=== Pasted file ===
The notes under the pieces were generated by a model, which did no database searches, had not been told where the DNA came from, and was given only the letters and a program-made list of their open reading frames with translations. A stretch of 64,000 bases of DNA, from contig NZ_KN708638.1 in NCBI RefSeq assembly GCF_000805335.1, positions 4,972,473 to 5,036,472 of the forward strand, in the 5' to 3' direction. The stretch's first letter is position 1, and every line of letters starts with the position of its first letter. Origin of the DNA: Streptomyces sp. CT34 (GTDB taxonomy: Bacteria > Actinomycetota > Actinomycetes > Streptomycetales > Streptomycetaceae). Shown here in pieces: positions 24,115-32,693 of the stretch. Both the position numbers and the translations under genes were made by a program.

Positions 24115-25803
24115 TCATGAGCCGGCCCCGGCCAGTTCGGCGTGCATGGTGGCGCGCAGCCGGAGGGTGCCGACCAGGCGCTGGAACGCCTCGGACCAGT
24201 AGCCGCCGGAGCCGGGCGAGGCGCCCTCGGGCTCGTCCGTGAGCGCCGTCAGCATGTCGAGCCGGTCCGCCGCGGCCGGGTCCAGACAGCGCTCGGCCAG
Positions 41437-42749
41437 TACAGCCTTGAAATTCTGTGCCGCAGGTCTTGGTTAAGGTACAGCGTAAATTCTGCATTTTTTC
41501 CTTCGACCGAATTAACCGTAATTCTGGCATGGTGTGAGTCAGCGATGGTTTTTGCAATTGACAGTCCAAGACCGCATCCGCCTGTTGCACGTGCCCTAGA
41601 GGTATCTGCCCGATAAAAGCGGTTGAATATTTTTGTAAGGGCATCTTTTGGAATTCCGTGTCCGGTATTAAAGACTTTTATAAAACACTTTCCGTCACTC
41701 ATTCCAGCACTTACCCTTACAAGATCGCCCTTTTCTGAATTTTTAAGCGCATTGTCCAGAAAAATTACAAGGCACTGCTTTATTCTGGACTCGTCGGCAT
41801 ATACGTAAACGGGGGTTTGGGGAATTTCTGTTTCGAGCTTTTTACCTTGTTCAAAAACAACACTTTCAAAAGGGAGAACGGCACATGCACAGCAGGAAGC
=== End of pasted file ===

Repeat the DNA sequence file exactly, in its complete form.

The notes under the pieces were generated by a model, which did no database searches, had not been told where the DNA came from, and was given only the letters and a program-made list of their open reading frames with translations. A stretch of 64,000 bases of DNA, from contig NZ_KN708638.1 in NCBI RefSeq assembly GCF_000805335.1, positions 4,972,473 to 5,036,472 of the forward strand, in the 5' to 3' direction. The stretch's first letter is position 1, and every line of letters starts with the position of its first letter. Origin of the DNA: Streptomyces sp. CT34 (GTDB taxonomy: Bacteria > Actinomycetota > Actinomycetes > Streptomycetales > Streptomycetaceae). Shown here in pieces: positions 24,115-32,693 of the stretch. Both the position numbers and the translations under genes were made by a program.

Positions 24115-25803
24115 TCATGAGCCGGCCCCGGCCAGTTCGGCGTGCATGGTGGCGCGCAGCCGGAGGGTGCCGACCAGGCGCTGGAACGCCTCGGACCAGT
24201 AGCCGCCGGAGCCGGGCGAGGCGCCCTCGGGCTCGTCCGTGAGCGCCGTCAGCATGTCGAGCCGGTCCGCCGCGGCCGGGTCCAGACAGCGCTCGGCCAG
Positions 41437-42749
41437 TACAGCCTTGAAATTCTGTGCCGCAGGTCTTGGTTAAGGTACAGCGTAAATTCTGCATTTTTTC
41501 CTTCGACCGAATTAACCGTAATTCTGGCATGGTGTGAGTCAGCGATGGTTTTTGCAATTGACAGTCCAAGACCGCATCCGCCTGTTGCACGTGCCCTAGA
41601 GGTATCTGCCCGATAAAAGCGGTTGAATATTTTTGTAAGGGCATCTTTTGGAATTCCGTGTCCGGTATTAAAGACTTTTATAAAACACTTTCCGTCACTC
41701 ATTCCAGCACTTACCCTTACAAGATCGCCCTTTTCTGAATTTTTAAGCGCATTGTCCAGAAAAATTACAAGGCACTGCTTTATTCTGGACTCGTCGGCAT
41801 ATACGTAAACGGGGGTTTGGGGAATTTCTGTTTCGAGCTTTTTACCTTGTTCAAAAACAACACTTTCAAAAGGGAGAACGGCACATGCACAGCAGGAAGC